I go back 60 years to a time when there was a priest here on Tory Island called Fr Friel who lived in the parochial house. A local woman worked for him as his housekeeper – they were great friends.
Many people have tried to get trees to grow on Tory Island over the decades-but to no avail. Except for this tree here at the parochial house. As time passed a ditch down to the sea fed the tree with sewage. It is the centre of the Tory Island celebrations-it’s our Christmas tree as well as our Easter tree.
While to many tree experts this is a mere shrub-to the people of Tory Island this is our tree.
This tree is out on its own just like Tory Island is out on its own in the north Atlantic. It is so Tory that it doesn’t need help. As a live tree it stands up to severe gales and we are very proud of it.
What makes this tree different is that it has grown from a treble root system. While every birdwatcher that comes to Tory focuses on the tree with their camera. I would die for that tree.
Artist, Musician and King of Tory, Patsy Dan Mac Ruaíri (Rodgers) is Tory Island’s best known resident. As a young man he was one of the leading campaigners against the Government’s plans to resettle the islanders on the Donegal mainland following storms in 1974 that had cut off Tory Island for nearly two months.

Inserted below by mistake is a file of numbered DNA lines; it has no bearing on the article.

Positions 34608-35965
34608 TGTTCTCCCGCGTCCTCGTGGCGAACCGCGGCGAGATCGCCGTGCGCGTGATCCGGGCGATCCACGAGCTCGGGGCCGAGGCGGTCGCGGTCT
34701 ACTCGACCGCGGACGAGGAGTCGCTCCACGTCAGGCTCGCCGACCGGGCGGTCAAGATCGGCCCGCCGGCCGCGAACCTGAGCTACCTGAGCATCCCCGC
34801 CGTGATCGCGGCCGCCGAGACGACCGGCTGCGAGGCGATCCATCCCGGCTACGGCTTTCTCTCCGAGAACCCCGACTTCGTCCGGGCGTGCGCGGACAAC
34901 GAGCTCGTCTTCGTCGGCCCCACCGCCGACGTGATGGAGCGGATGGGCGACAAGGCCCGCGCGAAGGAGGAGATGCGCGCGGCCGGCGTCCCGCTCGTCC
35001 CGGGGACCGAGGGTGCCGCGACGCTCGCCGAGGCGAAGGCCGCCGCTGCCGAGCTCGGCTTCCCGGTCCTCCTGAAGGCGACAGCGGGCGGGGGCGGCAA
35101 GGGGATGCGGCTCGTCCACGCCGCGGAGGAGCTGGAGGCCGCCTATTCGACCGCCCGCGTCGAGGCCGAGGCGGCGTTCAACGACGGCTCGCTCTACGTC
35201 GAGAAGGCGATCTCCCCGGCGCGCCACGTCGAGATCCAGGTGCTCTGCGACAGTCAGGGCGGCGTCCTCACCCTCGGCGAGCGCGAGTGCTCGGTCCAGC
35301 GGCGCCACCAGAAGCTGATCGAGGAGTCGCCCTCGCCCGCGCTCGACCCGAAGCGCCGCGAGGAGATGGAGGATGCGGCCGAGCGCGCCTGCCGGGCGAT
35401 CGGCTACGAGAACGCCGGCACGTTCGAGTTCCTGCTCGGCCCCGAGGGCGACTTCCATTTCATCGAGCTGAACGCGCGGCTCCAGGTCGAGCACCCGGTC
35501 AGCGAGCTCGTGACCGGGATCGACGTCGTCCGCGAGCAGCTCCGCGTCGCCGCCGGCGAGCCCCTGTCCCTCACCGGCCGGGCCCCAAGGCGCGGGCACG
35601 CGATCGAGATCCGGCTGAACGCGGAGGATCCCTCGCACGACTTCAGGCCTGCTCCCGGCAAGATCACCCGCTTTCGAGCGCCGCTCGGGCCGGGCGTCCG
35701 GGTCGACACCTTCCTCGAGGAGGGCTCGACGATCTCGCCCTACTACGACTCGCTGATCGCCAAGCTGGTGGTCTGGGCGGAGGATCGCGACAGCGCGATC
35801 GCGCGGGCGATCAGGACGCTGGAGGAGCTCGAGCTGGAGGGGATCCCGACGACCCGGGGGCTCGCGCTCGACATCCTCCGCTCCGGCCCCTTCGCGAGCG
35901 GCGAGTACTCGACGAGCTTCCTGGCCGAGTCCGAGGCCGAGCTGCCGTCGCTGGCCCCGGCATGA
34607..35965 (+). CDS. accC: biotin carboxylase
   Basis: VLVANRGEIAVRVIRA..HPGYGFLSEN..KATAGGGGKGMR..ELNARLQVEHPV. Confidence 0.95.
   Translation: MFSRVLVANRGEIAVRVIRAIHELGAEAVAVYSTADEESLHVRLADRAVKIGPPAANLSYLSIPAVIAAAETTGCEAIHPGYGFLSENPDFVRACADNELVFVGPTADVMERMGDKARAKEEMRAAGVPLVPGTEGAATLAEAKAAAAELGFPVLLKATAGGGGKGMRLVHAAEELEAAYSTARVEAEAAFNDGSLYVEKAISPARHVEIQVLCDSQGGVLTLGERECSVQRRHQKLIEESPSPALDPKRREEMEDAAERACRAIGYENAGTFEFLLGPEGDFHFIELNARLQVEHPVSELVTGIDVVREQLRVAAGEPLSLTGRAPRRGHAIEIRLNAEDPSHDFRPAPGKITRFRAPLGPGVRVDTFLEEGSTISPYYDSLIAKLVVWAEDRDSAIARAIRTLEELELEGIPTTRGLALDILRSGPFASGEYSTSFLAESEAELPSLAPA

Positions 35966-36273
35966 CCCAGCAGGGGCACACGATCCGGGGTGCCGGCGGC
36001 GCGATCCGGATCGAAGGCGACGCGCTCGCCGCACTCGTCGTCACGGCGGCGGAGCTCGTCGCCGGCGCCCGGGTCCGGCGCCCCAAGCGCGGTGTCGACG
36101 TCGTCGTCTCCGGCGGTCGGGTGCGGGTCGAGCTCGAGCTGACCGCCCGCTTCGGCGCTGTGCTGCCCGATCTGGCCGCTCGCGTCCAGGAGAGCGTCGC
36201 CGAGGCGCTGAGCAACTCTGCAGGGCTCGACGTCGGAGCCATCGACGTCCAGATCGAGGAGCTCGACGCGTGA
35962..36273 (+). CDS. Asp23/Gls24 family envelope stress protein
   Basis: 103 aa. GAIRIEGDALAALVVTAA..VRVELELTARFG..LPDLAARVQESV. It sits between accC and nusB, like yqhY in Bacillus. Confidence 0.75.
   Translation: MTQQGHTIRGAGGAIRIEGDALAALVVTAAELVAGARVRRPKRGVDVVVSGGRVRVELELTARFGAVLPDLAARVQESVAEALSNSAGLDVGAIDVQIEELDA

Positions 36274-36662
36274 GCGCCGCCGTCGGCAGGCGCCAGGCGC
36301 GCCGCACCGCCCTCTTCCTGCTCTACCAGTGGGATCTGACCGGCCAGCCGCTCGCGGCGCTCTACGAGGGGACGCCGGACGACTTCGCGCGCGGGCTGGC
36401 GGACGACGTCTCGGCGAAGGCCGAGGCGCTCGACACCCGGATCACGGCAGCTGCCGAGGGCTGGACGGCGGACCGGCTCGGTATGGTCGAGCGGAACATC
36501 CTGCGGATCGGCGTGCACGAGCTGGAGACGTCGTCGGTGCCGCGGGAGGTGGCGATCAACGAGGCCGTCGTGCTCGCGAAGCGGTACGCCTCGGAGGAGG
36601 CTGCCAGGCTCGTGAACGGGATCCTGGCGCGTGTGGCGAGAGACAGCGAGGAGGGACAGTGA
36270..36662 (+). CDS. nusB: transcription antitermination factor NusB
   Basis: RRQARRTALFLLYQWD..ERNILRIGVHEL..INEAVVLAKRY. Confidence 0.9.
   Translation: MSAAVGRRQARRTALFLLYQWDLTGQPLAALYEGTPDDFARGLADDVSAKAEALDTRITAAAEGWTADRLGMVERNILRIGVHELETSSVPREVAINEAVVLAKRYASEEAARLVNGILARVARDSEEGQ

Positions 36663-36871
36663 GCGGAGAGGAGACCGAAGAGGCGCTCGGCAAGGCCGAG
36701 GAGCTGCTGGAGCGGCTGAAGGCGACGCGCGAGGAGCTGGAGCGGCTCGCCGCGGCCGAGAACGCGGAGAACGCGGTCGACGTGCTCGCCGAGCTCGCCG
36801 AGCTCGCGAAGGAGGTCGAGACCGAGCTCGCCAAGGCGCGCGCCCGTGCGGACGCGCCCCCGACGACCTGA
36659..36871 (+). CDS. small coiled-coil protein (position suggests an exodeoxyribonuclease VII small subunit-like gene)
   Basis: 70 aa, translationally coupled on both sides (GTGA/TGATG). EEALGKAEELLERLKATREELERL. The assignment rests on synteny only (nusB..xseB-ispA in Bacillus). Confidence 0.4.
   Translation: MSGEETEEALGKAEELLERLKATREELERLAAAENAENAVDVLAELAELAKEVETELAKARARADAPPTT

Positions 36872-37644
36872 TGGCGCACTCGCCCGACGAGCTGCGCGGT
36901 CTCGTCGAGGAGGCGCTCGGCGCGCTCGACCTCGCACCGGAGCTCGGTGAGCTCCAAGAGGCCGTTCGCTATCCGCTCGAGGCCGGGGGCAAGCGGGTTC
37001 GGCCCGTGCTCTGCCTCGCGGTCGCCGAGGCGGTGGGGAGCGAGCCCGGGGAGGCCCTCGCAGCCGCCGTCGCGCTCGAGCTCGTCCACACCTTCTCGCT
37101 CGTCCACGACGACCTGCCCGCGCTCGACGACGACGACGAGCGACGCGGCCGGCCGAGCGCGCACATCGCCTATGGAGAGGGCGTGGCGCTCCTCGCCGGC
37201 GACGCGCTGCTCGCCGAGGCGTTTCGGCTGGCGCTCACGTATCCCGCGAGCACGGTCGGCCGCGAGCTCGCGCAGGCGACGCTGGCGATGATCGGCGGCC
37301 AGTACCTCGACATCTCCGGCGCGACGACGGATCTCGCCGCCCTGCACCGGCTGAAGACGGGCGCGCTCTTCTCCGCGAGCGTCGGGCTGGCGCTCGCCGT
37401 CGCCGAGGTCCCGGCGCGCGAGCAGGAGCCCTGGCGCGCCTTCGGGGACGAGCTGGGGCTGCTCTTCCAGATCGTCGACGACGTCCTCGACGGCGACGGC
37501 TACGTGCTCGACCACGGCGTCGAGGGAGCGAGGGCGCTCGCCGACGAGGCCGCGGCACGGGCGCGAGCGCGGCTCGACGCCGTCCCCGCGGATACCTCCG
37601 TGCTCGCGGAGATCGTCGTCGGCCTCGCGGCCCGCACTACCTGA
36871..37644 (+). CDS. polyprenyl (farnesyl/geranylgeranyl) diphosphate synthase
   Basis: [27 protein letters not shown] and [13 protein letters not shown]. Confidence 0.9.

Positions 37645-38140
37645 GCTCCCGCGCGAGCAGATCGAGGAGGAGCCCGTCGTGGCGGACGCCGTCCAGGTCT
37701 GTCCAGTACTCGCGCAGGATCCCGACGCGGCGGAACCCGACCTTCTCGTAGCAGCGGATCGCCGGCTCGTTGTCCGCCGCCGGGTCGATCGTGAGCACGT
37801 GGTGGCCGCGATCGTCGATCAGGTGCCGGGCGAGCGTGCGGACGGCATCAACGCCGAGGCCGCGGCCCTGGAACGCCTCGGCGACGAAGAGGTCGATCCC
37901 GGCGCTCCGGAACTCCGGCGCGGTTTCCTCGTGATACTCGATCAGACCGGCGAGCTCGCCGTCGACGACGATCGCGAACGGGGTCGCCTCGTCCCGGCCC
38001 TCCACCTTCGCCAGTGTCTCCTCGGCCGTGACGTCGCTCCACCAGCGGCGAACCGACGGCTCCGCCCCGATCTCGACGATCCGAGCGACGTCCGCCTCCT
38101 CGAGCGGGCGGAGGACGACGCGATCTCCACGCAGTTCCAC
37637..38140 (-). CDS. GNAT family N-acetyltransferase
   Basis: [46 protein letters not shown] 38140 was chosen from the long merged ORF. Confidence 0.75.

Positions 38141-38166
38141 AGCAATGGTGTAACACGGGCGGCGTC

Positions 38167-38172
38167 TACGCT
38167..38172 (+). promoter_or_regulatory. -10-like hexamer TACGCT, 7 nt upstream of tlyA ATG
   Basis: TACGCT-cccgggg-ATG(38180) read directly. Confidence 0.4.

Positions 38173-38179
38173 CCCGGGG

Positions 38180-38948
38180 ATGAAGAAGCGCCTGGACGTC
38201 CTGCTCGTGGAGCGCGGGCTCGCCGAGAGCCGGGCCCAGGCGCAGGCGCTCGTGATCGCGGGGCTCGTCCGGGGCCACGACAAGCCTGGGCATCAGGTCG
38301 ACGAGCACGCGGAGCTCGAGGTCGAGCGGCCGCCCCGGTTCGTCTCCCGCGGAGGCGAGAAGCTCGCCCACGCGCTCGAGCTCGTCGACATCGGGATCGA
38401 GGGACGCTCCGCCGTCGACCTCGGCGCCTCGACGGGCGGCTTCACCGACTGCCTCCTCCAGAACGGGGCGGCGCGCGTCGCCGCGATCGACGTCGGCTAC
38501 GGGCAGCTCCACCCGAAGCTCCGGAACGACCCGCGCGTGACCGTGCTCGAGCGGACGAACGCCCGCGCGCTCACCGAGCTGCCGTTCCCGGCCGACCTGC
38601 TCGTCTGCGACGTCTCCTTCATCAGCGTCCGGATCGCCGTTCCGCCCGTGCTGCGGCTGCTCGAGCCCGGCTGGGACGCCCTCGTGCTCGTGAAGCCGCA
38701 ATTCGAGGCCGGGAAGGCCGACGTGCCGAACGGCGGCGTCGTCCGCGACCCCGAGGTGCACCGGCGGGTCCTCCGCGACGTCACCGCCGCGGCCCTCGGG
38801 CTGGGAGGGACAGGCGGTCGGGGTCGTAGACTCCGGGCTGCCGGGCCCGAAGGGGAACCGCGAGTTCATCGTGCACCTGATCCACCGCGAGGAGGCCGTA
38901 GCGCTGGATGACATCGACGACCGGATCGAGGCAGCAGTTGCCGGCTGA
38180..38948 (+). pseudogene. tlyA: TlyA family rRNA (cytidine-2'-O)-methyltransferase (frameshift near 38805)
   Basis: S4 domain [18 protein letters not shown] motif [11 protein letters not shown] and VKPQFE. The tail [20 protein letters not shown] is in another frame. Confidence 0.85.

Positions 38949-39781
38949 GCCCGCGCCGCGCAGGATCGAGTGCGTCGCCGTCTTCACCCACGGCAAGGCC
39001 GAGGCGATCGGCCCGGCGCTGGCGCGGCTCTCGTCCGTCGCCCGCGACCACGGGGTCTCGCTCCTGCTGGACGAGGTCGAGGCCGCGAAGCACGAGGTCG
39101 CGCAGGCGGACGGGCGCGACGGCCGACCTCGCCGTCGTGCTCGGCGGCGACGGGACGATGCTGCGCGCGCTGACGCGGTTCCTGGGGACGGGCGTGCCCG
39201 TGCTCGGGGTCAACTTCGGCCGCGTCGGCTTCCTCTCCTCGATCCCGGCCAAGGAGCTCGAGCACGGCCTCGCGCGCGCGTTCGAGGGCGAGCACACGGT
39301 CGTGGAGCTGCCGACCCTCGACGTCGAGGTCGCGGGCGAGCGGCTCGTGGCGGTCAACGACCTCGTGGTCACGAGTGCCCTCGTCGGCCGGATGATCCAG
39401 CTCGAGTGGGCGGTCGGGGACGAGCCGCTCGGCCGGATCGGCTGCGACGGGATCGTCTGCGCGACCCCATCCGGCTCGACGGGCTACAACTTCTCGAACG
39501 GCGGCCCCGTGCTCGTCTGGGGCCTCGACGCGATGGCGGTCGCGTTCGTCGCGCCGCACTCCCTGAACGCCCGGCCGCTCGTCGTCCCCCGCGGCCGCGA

Patsy Dan Rodgers was one of the original members of the Tory School of Art, whose patron was the renowned artist the late Derek Hill. Led by James Dixon they mounted their first combined exhibition at the New Gallery, Belfast in 1968. Their acclaimed appearance was to be the forerunner of many similar showings around the world in the years that followed. In recent years with a seemingly never ending supply of his work mostly portraying island life, he has been the driving force behind art on Tory along with Anton Meenan and Ruari Rodgers.
Patsy Dan’s contributions to his island’s culture and well being have been recognised by his fellow islanders who bestowed on him the title of King of Tory.